A clock bevel gear mechanism, similar to the old workings of our church clock.
As many of you will now know, rather than attempt to repair the old clock mechanism, it was decided to replace the main working parts with an up to date electronically controlled unit, which should be more reliable and virtually maintenance free. For those amongst you who are interested, here’s a little more information about and from the company who were elected to carry out the restoration work, William Potts & Sons.
Electric clock movements
Smith of Derby began building electrically powered clocks around 1940, and many of these have a historical value in their own right. These units can often be refurbished and equipped with a new self-starting electric motor which conforms to present-day safety standards.
As an alternative to refurbishment, original Smith of Derby Tl movements can be replaced by a new T1R model which has been designed specially as a fully interchangeable replacement. This unit will drive through the existing “dialworks” or transmission gears to the clock hands.
Refurbished or new units can benefit from a Smith of Derby Auto Restart Unit or Inverter Charger which will overcome power failures and automatically make Summer/Winter time change adjustments.
The picture inset right shows the type of clock unit now fitted.
Some brief background details on the company chosen to restore the memorial clock.
Potts of Leeds
William Potts & Sons has origins from when Robert Potts was apprenticed in Darlington in 1790. His son William started the present company in 1833 in Pudsey, making jewellery, silverware, clocks, watches and turret clocks. It remained a family business until 1933 when it was amalgamated with John Smith & Sons. Five Potts engineers still work today from their Leeds base.
The Smith of Derby Group
John Smith & Sons
The origins of the John Smith & Sons clockmaking company has its roots in the older company of the first John Whitehurst. The association with Derby began in 1736 at 22 Irongate. The first John Smith was apprenticed to the 3rd generation Whitehurst. He left in 1856 to start his own company at 27 Queen Street Derby in premises rented, (later bought) from the Whitehurst family. The house had been the home of the Astronomer Royal, John Flamstead, from 1660 to 1675.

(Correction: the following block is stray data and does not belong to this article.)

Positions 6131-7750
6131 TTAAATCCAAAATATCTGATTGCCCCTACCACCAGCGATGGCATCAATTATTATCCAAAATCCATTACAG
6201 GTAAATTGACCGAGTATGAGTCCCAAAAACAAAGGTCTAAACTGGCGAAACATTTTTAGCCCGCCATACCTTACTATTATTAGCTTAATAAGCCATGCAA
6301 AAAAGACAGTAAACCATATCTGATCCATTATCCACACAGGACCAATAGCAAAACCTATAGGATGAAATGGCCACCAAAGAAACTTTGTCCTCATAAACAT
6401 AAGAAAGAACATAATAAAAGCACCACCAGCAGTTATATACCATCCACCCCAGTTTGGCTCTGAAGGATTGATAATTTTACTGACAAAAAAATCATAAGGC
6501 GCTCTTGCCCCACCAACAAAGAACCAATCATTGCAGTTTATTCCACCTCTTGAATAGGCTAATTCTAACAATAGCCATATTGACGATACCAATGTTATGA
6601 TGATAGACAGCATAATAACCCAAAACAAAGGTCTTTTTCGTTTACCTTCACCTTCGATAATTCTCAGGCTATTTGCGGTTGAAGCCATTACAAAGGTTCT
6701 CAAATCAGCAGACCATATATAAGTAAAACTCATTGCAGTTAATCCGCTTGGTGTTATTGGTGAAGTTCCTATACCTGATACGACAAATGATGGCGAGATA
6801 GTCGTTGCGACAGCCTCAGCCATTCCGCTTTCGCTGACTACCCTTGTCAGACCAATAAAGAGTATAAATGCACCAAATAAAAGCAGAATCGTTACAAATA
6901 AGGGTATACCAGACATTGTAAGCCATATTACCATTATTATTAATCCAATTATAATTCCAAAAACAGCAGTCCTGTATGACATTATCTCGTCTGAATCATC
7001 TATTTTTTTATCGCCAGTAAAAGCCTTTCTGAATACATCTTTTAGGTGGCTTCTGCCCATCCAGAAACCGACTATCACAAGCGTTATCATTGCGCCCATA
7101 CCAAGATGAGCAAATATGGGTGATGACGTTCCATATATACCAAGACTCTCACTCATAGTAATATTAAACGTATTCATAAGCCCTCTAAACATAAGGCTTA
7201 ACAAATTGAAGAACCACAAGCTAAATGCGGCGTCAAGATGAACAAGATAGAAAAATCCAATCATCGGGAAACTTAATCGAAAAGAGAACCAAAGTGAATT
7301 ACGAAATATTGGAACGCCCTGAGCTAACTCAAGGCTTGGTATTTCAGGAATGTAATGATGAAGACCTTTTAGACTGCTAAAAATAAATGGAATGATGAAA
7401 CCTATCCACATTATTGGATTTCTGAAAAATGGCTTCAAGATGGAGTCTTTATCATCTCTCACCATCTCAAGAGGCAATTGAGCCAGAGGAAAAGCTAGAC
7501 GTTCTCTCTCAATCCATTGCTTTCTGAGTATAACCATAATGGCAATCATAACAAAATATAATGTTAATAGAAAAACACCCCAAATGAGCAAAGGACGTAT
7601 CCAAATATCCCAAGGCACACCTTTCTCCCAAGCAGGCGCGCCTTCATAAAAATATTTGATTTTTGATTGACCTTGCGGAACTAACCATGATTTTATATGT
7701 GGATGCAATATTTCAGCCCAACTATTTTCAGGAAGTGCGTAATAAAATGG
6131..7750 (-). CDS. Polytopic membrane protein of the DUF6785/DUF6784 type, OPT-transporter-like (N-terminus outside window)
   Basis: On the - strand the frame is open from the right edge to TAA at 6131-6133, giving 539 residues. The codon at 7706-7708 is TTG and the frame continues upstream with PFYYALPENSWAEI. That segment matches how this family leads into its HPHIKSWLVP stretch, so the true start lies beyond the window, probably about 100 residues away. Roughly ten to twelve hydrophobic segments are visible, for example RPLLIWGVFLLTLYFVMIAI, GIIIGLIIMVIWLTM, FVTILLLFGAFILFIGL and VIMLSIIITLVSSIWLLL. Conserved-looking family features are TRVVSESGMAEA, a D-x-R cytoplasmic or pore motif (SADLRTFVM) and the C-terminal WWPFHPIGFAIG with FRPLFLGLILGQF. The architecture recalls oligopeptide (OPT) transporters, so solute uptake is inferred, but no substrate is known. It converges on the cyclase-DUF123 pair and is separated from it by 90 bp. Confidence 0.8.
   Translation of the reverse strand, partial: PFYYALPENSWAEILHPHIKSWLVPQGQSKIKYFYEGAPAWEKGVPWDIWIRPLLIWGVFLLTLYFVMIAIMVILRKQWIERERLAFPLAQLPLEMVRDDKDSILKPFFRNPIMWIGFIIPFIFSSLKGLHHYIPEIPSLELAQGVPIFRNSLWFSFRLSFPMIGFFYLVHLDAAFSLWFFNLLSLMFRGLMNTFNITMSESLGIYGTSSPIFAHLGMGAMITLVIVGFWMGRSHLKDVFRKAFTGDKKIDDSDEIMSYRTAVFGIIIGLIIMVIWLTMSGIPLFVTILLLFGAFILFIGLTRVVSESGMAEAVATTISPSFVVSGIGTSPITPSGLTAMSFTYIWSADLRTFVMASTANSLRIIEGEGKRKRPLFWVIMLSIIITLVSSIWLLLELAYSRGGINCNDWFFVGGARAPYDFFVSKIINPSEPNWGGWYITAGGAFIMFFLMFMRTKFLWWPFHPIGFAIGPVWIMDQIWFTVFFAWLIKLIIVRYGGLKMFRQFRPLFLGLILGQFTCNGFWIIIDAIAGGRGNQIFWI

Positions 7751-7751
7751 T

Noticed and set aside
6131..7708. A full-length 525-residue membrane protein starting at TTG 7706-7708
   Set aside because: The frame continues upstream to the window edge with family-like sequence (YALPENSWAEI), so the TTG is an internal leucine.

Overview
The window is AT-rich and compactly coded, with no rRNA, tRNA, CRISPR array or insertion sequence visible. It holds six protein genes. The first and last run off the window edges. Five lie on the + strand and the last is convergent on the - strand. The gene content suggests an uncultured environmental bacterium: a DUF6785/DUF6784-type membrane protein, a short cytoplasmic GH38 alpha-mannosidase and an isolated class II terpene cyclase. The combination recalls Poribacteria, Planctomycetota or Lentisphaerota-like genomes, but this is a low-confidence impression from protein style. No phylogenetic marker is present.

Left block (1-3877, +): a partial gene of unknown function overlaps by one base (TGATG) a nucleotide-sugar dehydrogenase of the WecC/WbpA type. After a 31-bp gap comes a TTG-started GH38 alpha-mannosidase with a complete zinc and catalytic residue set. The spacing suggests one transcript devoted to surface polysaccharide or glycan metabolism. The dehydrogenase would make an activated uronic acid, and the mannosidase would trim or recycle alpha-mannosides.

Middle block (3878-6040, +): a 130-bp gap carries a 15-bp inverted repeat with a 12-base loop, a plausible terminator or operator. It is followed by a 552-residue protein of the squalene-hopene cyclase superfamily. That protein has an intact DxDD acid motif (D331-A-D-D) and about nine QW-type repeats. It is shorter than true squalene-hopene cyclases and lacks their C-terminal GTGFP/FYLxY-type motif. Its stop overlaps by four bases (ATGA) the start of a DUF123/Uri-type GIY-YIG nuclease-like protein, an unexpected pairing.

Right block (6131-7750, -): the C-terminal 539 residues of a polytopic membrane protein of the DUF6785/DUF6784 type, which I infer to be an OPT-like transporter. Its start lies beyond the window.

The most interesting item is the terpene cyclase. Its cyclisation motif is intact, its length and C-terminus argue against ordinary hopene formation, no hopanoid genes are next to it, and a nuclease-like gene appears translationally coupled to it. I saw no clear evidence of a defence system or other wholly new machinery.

Through the years John Smith & Sons flourished and expanded through the acquisition of William Potts & Sons, Leeds, Clockmakers in 1933, J B Joyce of Whitchurch in 1965 and G & F Cope in 1984. A year later they also acquired B & H (Derby) Ltd, well known metal fabricators, to form the Smith of Derby Group.
The company’s long standing traditions are still maintained through family ownership under the Chairmanship of Nicholas Smith, the 4th generation, which almost certainly makes the Smith of Derby Group the oldest firm of family owned clockmakers in the country. In addition to traditional clock work, with five generations of handed down skills, we also specialise in architectural feature solutions incorporating movement, light, sound, water, textures, shapes, colour and character.
J B Joyce & Co., Whitchurch, Shropshire
J B Joyce is the oldest firm of tower clockmakers in the world trading since 1690, when William Joyce began making clocks. In 1834 Thomas Joyce moved to Whitchurch making clocks for churches, public buildings, and principal railway companies. In 1904, the business moved to Station Road, from where Joyce Clockmakers operate to this day. In 1965 it was purchased by John Smith & Sons, but continued to operate in its own right.
Never ending work …
Records show that in the last 25 years the Smith of Derby Group has cleaned, repaired or overhauled in excess of 8,000 mechanical clocks. They have restored over 6,000 clock dials. On an annual basis they presently attend in excess of 4,500 public and church clocks. In carrying out this routine maintenance activity in excess over 450,000 miles are driven by their team of clockmakers.